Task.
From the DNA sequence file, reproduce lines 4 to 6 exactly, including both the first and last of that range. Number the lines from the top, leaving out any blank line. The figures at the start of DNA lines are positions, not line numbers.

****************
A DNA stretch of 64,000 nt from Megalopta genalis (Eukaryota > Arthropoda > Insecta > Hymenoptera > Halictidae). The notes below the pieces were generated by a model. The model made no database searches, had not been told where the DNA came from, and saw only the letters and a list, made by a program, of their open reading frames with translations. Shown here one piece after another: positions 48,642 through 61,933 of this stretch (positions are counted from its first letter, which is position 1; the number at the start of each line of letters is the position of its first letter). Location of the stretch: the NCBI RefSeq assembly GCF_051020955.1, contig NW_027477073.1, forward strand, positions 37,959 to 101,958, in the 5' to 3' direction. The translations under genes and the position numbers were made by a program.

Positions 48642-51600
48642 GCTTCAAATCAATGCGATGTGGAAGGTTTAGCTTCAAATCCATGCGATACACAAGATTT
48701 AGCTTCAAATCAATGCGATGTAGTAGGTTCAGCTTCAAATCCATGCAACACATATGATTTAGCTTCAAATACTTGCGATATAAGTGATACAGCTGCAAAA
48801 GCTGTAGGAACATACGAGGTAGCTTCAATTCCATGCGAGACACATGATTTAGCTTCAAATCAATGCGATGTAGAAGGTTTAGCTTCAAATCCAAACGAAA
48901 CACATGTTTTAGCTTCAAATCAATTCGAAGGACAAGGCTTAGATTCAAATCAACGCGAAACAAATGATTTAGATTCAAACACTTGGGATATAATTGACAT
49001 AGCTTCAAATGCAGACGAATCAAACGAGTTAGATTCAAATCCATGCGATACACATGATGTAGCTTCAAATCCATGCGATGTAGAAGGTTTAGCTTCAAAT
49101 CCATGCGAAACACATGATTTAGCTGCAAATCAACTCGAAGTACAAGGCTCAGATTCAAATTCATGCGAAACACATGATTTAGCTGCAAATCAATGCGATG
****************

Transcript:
48701 AGCTTCAAATCAATGCGATGTAGTAGGTTCAGCTTCAAATCCATGCAACACATATGATTTAGCTTCAAATACTTGCGATATAAGTGATACAGCTGCAAAA
48801 GCTGTAGGAACATACGAGGTAGCTTCAATTCCATGCGAGACACATGATTTAGCTTCAAATCAATGCGATGTAGAAGGTTTAGCTTCAAATCCAAACGAAA
48901 CACATGTTTTAGCTTCAAATCAATTCGAAGGACAAGGCTTAGATTCAAATCAACGCGAAACAAATGATTTAGATTCAAACACTTGGGATATAATTGACAT